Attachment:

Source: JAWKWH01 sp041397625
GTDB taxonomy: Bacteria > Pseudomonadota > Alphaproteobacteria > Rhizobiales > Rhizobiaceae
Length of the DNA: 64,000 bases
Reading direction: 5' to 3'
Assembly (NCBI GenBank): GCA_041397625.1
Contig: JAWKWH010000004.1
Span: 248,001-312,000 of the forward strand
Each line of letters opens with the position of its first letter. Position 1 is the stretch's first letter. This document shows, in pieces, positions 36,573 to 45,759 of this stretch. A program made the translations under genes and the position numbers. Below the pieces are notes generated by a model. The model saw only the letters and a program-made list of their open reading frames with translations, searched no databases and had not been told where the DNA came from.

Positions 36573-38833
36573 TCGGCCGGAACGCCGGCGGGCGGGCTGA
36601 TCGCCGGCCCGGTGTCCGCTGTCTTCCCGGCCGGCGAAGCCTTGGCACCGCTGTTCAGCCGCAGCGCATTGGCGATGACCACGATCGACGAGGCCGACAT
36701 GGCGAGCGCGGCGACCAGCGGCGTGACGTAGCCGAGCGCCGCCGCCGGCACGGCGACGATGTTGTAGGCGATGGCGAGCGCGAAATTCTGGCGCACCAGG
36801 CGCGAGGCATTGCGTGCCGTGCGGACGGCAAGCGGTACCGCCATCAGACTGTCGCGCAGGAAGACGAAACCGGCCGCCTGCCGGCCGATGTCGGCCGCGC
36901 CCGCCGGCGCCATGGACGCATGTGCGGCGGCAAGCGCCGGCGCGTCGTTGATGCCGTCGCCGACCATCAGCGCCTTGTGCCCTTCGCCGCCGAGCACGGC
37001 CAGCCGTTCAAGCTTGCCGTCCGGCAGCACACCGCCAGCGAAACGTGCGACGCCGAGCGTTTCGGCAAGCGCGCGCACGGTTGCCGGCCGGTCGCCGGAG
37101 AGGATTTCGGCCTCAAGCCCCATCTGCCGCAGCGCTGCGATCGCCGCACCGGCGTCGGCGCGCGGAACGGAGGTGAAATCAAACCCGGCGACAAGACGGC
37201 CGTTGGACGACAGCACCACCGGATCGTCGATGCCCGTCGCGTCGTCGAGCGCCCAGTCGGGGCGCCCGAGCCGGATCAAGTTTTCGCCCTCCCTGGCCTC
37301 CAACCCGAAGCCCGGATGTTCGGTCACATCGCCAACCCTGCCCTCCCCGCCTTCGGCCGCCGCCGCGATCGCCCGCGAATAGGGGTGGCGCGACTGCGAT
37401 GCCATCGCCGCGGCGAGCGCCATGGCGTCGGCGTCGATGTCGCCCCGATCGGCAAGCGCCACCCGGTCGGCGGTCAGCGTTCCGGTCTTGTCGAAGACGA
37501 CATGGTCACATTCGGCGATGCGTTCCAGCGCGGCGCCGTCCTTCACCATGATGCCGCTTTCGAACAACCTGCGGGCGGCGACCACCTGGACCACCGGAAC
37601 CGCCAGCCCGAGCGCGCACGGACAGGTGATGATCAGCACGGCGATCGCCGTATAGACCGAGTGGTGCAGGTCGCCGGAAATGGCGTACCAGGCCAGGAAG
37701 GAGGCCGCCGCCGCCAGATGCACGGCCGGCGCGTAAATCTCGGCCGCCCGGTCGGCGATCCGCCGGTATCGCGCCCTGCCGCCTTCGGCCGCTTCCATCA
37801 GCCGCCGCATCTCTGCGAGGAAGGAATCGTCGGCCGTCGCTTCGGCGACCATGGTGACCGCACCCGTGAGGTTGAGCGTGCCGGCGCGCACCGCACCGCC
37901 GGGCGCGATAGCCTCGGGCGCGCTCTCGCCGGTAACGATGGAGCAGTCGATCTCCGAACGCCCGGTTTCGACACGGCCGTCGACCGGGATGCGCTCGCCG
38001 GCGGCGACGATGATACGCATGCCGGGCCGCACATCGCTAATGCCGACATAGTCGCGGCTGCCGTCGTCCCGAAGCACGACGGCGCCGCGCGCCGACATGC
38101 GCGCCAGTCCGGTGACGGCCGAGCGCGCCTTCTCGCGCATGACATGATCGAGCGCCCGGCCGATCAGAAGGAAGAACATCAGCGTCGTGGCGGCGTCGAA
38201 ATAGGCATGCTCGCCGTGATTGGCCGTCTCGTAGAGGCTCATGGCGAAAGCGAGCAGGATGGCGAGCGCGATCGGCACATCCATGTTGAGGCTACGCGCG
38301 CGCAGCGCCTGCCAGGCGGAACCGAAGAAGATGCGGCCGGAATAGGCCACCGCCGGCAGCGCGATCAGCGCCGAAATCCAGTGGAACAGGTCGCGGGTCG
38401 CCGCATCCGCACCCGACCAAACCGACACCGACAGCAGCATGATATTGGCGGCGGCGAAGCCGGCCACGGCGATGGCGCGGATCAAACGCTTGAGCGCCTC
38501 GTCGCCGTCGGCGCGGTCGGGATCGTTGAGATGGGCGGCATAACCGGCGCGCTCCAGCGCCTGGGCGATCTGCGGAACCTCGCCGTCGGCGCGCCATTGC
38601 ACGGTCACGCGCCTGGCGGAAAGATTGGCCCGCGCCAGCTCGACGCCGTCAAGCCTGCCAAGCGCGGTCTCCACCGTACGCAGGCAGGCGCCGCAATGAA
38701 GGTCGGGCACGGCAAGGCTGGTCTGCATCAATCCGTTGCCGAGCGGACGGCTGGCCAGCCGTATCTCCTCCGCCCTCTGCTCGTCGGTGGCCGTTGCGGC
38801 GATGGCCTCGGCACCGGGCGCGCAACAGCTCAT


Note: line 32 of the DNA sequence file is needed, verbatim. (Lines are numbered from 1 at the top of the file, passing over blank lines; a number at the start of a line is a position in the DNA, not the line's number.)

38701 GGTCGGGCACGGCAAGGCTGGTCTGCATCAATCCGTTGCCGAGCGGACGGCTGGCCAGCCGTATCTCCTCCGCCCTCTGCTCGTCGGTGGCCGTTGCGGC